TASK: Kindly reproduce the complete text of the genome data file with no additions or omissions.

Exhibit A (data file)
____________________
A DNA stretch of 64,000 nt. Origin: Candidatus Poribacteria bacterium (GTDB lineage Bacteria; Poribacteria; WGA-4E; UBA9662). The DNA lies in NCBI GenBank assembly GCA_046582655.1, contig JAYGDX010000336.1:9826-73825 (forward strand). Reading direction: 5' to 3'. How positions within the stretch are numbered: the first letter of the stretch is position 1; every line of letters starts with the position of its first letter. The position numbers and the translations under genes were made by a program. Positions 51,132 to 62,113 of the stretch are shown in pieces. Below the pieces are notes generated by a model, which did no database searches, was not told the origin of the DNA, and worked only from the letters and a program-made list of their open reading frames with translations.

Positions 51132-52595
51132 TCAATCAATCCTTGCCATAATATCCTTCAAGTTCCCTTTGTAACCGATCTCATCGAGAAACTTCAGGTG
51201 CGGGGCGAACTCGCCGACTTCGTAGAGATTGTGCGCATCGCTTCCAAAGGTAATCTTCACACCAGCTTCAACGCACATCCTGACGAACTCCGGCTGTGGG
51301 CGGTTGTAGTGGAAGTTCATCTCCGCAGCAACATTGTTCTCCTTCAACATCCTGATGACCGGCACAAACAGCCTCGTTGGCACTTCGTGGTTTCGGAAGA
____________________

A DNA stretch of 64,000 nt. Origin: Candidatus Poribacteria bacterium (GTDB lineage Bacteria; Poribacteria; WGA-4E; UBA9662). The DNA lies in NCBI GenBank assembly GCA_046582655.1, contig JAYGDX010000336.1:9826-73825 (forward strand). Reading direction: 5' to 3'. How positions within the stretch are numbered: the first letter of the stretch is position 1; every line of letters starts with the position of its first letter. The position numbers and the translations under genes were made by a program. Positions 51,132 to 62,113 of the stretch are shown in pieces. Below the pieces are notes generated by a model, which did no database searches, was not told the origin of the DNA, and worked only from the letters and a program-made list of their open reading frames with translations.

Positions 51132-52595
51132 TCAATCAATCCTTGCCATAATATCCTTCAAGTTCCCTTTGTAACCGATCTCATCGAGAAACTTCAGGTG
51201 CGGGGCGAACTCGCCGACTTCGTAGAGATTGTGCGCATCGCTTCCAAAGGTAATCTTCACACCAGCTTCAACGCACATCCTGACGAACTCCGGCTGTGGG
51301 CGGTTGTAGTGGAAGTTCATCTCCGCAGCAACATTGTTCTCCTTCAACATCCTGATGACCGGCACAAACAGCCTCGTTGGCACTTCGTGGTTTCGGAAGA